What after Covid-19 in Nepal? Here are three key likely changes

Currently, the entire world is suffering from arguably one of the greatest health crises humankind has ever experienced. More than 0.3 million people have already died with over 5 million cases registered and just over 2 million have recuperated.  Nepal has also tested more than 800 positive cases with four people being dead. As a result, global lockdown, social distancing and increased sanitation are strictly in practice. The impact is felt across the world economies as the crisis has dismally affected almost all the industries. Tourism and production sector have been badly hit by the virus with medium to the low impact felt in other industries including agriculture, services, hospitality and others with decline in demand and consumption, supply chain disruptions and changing customer behaviours. People have lost jobs; companies have been shut down; children are deprived of education; people are feeling anxiety as uncertainties pile around them as to when the pandemic will finally be controlled.

The way we live and work after the crisis will be different in many ways just as catastrophic events in the past have led to major changes including World War II changing society into a technology-based social structure.

Here is how life in Nepal could be changed powered primarily by digital transformation, economic restructuring, and shift in consumer preferences, with health and hygiene being the critical focus.


Shift towards the digital economy

Post-Covid-19, businesses will make the most use of digital technologies as they realise the importance and benefits of e-business tools and models. We already see an increase in the frequent use of mobile banking app and e-banking use by customers which seems to continue moving upward in the future, shifting the tradition to a cashless economy. For instance, NIC Asia Bank is aiming to channelise 90% of its total transactions digitally in the upcoming years. More consumers will purchase through e-commerce platforms. Businesses will continue to leverage video conferencing tools like Zoom.

Telecommuting will be an alternative, bolstered by remotely coordinating and cloud-based sharing—for private firms to government organisations. Office space will come at a relatively lower rate. The education sector will too gradually develop a framework and leverage online platforms, complementing chalk-and-duster methods of learning. There will be increasing demand for rampant upskilling and reskilling of the labour force to take on digital sectors. All this, however, will require tremendous government support with infrastructural investment, especially in rural areas where people do not have access to digital devices and private sector promotion. Of course, this will be more of a long-term target given the huge cost associated with building Nepal a digital economy.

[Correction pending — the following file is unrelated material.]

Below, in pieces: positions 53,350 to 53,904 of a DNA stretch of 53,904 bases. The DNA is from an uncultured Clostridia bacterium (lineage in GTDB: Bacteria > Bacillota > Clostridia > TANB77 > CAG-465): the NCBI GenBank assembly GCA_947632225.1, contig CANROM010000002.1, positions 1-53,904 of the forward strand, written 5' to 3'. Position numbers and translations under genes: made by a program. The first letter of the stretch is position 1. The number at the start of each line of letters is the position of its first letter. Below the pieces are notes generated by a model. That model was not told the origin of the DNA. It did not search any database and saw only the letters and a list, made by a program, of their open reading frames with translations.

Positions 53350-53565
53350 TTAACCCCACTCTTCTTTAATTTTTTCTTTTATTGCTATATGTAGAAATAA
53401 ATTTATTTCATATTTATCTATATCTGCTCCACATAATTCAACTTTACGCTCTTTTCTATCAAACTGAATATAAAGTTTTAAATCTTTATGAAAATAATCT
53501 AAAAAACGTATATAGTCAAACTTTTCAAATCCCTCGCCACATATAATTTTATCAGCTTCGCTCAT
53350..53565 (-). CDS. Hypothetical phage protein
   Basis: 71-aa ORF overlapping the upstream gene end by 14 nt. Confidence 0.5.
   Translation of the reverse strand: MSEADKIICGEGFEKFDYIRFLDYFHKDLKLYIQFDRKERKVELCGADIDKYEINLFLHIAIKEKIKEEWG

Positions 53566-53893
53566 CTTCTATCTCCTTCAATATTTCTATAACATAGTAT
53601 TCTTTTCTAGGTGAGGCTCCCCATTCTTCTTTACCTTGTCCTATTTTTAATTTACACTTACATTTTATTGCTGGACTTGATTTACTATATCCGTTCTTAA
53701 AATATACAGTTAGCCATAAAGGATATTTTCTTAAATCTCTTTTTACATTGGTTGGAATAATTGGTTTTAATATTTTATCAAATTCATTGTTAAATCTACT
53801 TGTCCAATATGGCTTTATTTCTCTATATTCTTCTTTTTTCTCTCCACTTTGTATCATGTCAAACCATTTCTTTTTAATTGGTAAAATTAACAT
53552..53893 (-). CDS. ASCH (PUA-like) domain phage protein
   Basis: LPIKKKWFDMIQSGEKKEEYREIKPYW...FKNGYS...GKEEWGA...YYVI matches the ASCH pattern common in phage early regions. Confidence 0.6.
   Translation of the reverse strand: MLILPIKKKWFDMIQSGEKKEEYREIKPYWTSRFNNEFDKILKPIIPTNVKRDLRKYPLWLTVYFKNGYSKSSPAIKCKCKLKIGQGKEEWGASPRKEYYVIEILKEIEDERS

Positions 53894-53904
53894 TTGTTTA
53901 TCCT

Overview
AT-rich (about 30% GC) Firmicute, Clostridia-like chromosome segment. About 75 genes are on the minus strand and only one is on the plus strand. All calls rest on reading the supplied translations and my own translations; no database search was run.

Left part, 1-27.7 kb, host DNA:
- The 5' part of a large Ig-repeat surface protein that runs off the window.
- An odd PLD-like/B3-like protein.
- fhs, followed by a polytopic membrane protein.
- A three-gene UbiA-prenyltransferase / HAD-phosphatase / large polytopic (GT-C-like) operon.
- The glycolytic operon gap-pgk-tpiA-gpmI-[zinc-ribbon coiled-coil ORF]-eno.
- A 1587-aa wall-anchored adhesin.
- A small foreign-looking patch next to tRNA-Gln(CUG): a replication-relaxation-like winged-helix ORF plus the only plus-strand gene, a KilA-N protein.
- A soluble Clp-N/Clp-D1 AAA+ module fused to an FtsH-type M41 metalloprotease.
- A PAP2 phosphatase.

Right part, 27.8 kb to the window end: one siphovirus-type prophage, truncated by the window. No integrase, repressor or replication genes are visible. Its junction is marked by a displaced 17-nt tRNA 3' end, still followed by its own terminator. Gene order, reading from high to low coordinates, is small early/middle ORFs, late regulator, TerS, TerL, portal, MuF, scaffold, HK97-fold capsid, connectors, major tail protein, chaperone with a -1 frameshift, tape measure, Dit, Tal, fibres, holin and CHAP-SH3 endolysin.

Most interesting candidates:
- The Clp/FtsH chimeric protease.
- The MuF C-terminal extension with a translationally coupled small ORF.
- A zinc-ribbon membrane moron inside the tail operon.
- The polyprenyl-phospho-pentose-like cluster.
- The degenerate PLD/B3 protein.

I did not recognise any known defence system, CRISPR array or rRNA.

Increased focus on health and hygiene

According to UNICEF, as many as 4,000 children under the age of five could die in Nepal as the Covid-19 crisis has ravaged an already vulnerable healthcare system here unless immediate action is taken to change. Therefore, the government must act now to assess risk and opportunities in the healthcare sector and build a framework for the implementation of health system restructuring. The importance of digital health solutions is being crystal clear during these challenging times, forcing the authorities to realise the need for a robust healthcare system in the country.

Hand sanitiser at disposal everywhere and meetings and gatherings at least six feet apart might be the new normal. People will be health-conscious more than ever. New rules and guidelines for personal hygiene and changed office interiors will shape the office work.  There appears to be a tremendous move in buyer inclinations with a surge in request for cleanliness items and healthcare supplements and a few of these changes will stick around even after the circumstance improves and the lockdown is lifted.


Restructuring and economic development initiatives

People are stranded at a Nepal-India border point as both countries imposed a lockdown to control the coronavirus outbreak, in May 2020.

With no jobs or pay, many Nepali migrant workers currently working in other countries, especially those in the Gulf, are willing to come back to the country as soon as possible. Some desperate migrant workers even swam big rivers into the country from India causing coronavirus cases to skyrocket to a larger extent. Sooner or later, they will be back in Nepal and these people have to be given employment opportunities if the economy is to avoid significant unemployment and economic contraction. This, of course, will require intense investment from the government in the development of infrastructures and industries.

Large-scale migration and the ensuing remittances have contributed to the steady loss of competitiveness in Nepal along with the growth of low-productivity services. This scenario might improve if the government succeeds in creating economic opportunities and the opportunity is just ideal for the authorities to increase real productive capacity in the coming years. Furthermore, agricultural reforms accounting for one-third of the GDP and two-thirds of the labour force will be important to further poverty alleviation, productivity improvement, and the release of labour for new sources of growth.

Lamichhane is a graduate from Kathmandu University School of Management, currently working as a research analyst at Frost & Sullivan.

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Lamichhane is a graduate from Kathmandu University School of Management, currently working as a research analyst at Frost & Sullivan.

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